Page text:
Integrating external data from a CSV

Keywords data used; landsat 8, external data, data methods; interpolation, data used; csv, intertidal, coastal, water

Background

It is often useful to combine external data (e.g. from a CSV or other dataset) with data loaded from Digital Earth Africa. For example, we may want to combine data from a tide or river guage with satellite data to determine water levels at the exact moment each satellite observation was made. This can allow us to manipulate and extract satellite data and obtain additional insights using data from our external source.

Description

This example notebook loads in a time series of external tide modelling data from a CSV, and combines it with satellite data loaded from Digital Earth Africa. This workflow could be applied to any external time series dataset (e.g. river guages, tide guagues, rainfall measurements etc). The notebook demonstrates how to:

  1. Load a time series of Landsat 8 data

  2. Load in external time series data from a CSV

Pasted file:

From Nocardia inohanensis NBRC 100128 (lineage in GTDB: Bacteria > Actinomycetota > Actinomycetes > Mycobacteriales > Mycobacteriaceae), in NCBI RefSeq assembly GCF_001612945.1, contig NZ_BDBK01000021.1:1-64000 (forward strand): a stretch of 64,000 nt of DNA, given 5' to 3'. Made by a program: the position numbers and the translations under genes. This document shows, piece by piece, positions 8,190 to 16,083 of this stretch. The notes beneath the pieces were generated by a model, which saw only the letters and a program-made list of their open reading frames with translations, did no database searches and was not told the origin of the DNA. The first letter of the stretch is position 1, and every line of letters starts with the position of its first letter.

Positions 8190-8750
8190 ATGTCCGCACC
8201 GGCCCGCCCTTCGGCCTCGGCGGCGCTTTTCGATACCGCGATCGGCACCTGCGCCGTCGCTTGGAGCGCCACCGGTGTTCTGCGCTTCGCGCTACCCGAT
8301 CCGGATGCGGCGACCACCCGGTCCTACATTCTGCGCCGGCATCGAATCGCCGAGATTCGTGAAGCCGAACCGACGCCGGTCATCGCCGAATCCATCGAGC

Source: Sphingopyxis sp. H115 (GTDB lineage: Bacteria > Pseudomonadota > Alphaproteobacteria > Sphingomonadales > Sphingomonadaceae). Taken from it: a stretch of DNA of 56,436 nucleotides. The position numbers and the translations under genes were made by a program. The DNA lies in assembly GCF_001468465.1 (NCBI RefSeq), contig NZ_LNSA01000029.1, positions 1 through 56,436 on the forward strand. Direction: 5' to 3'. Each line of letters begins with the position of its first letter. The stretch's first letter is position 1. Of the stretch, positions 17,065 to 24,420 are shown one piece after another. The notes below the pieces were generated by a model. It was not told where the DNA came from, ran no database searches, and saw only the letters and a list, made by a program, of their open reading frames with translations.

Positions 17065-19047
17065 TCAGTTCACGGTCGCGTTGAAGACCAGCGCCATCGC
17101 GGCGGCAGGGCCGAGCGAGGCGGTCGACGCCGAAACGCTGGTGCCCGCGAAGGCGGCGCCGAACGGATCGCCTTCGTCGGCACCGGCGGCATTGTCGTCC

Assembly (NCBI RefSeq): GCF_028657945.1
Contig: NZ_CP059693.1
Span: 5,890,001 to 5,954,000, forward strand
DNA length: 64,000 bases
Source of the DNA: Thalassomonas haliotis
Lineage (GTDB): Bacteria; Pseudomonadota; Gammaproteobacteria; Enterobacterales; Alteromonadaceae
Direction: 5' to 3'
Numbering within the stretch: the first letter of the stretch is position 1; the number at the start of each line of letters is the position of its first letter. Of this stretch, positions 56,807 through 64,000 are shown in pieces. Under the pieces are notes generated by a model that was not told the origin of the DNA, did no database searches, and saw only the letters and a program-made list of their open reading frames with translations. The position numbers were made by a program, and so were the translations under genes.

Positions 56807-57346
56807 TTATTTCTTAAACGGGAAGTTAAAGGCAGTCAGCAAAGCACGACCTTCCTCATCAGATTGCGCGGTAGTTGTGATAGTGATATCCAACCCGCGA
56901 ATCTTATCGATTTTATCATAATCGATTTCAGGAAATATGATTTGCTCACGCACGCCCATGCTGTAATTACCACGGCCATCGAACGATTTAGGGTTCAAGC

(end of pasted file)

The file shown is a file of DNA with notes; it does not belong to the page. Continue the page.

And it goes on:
3. Convert this data to an xarray.Dataset and link it to each satellite observation by interpolating values at each satellite timestep

  4. Add this new data as a variable in our satellite dataset, and use this to filter satellite imagery to high and low tide imagery

  5. Demonstrate how to swap dimensions between time and the new tide_height variable


Getting started

To run this analysis, run all the cells in the notebook, starting with the “Load packages” cell.

Load packages

[1]:
%matplotlib inline

import datacube
import pandas as pd
import matplotlib.pyplot as plt

from deafrica_tools.datahandling import load_ard, mostcommon_crs

pd.plotting.register_matplotlib_converters()

Connect to the datacube

[2]:
dc = datacube.Datacube(app='Integrating_external_data')

Loading satellite data

First we load in three years of Landsat 8 data. We will use Msasani Bay in Tanzania for this demonstration, as we have a CSV of tide height data for this location that we wish to combine with satellite data. We load a single band nir which clearly differentiates between water (low values) and land (higher values). This will let us verify that we can use external tide data to identify low and high tide satellite observations.

[3]:
lat, lon = -6.745, 39.261
buffer = 0.06

# Create a reusable query
query = {
    'x': (lon-buffer, lon+buffer),
    'y': (lat+buffer, lat-buffer),
    'time': ('2015-01-01', '2017-12-31'),
    'measurements': ['nir'],
    'resolution': (-30, 30)
}

# Identify the most common projection system in the input query
output_crs = mostcommon_crs(dc=dc, product='ls8_sr', query=query)